Will turned around slowly, wiping blood from his face. "You’re glaring at me," he said to Magnus. "You look like Church before he bites someone."
"Picking a fight with the head of the Praetor Lupus," Magnus said bitterly. "You know what his pack would do to you if they had an excuse. You want to die, don’t you?"
"I don’t," Will said, surprising even himself a little.
"I don’t know why I ever helped you."
"You like broken things."
Magnus took two strides across the room and seized Will’s face in his long fingers, forcing his chin up. "You are not Sydney Carton," he said. "What good will it do you to die for James Carstairs, when he is dying anyway?"
"Because if I save him, then it is worth it-"
"God!" Magnus’s eyes narrowed. "What is worth it? What could possibly be worth it?"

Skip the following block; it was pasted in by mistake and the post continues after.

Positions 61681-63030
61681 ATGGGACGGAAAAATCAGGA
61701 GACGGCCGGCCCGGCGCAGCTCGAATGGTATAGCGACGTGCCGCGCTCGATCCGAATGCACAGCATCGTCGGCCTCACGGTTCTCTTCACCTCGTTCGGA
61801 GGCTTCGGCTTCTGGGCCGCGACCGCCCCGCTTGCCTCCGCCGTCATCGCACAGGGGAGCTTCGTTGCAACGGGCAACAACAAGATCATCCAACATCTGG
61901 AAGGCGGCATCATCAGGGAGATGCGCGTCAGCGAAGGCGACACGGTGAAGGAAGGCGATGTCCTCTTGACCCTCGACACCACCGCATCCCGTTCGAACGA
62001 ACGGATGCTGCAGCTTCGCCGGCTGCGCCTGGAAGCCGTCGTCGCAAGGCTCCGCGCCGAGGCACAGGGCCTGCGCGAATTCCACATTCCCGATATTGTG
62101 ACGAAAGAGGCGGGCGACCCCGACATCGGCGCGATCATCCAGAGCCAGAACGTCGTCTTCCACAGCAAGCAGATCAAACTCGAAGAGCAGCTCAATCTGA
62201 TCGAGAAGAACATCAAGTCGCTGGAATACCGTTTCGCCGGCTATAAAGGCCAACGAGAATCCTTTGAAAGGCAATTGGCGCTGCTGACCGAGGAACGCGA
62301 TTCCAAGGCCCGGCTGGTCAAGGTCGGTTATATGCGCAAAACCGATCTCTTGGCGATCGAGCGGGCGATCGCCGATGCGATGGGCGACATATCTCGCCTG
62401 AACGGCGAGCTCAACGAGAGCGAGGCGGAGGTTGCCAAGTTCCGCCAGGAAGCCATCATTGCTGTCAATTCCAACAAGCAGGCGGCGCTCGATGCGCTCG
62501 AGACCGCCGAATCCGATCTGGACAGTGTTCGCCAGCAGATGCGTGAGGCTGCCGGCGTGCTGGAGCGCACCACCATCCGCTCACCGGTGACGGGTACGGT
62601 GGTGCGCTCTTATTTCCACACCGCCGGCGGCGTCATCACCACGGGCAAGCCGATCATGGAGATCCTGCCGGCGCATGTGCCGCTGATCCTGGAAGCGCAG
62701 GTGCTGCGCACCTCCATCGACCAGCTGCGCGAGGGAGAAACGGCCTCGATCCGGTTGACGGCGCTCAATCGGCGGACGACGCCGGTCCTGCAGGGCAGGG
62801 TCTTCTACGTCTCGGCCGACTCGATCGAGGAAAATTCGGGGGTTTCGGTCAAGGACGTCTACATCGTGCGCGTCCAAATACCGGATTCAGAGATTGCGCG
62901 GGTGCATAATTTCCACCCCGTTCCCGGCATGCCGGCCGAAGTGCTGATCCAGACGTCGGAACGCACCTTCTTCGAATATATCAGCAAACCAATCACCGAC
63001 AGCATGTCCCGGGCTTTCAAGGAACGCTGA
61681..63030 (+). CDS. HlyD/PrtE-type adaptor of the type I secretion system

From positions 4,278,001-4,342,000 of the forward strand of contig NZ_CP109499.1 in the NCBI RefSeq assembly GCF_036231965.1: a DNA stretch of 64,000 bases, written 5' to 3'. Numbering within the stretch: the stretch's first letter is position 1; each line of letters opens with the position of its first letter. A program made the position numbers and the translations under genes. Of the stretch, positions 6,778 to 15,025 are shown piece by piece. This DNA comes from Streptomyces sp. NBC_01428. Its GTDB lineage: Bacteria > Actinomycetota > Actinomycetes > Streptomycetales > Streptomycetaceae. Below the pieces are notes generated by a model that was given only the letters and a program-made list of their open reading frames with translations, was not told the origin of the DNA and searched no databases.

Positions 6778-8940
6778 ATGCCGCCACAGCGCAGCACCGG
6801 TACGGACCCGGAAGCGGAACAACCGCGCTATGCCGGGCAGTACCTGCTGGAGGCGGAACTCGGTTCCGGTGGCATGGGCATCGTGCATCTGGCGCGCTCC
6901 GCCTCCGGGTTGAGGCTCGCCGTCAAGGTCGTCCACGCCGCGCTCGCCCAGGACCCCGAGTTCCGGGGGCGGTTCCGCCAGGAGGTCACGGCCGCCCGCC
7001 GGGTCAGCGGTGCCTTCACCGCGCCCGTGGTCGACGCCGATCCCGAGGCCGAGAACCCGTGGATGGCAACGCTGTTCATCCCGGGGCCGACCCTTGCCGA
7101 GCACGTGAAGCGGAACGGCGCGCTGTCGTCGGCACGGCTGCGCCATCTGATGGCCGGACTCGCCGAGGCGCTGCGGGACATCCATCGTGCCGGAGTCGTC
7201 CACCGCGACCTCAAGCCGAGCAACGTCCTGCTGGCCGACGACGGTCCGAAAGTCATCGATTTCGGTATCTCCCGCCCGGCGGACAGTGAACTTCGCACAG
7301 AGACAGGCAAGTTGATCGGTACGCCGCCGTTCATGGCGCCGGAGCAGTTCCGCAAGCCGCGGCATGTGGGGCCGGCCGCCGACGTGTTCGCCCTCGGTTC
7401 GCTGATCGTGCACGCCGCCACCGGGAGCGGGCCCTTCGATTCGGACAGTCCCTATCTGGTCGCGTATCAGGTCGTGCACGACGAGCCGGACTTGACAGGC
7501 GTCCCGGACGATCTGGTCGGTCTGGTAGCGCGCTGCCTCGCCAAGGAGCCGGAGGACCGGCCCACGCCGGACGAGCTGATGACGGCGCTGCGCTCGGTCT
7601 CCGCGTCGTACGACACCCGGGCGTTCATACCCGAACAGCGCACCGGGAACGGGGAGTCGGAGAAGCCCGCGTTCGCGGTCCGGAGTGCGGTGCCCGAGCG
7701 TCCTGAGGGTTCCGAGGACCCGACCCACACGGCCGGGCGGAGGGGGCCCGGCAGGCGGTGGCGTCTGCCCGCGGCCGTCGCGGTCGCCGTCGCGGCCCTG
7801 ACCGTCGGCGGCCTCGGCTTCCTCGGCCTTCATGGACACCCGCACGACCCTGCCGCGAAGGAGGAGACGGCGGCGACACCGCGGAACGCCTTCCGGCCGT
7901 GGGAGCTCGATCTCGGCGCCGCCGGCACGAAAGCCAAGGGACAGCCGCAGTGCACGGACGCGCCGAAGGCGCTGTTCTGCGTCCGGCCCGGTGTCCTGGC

"Everything I have lost!" Will shouted. "Tessa!"
Magnus dropped his hand from Will’s face. He took several paces backward and breathed in and out slowly, as if mentally counting to ten. "I’m sorry," he said finally. "About what Woolsey said."
"If Jem dies, I cannot be with Tessa," said Will. "Because it will be as if I were waiting for him to die, or took some joy in his death, if it let me have her. And I will not be that person. I will not profit from his death. So he must live." He lowered his arm, his sleeve bloody. "It is the only way any of this can ever mean anything. Otherwise it is only-"
"Pointless, needless suffering and pain? I don’t suppose it would help if I told you that is the way life is. The good suffer, the evil flourish, and all that is mortal passes away."
"I want more than that," said Will. "You made me want more than that. You showed me I was only ever cursed because I had chosen to believe myself so. You told me there was possibility, meaning. And now you would turn your back on what you created."
Magnus laughed shortly. "You are incorrigible."
"I’ve heard that." Will pulled himself away from the sofa, wincing. "You’ll help me, then?"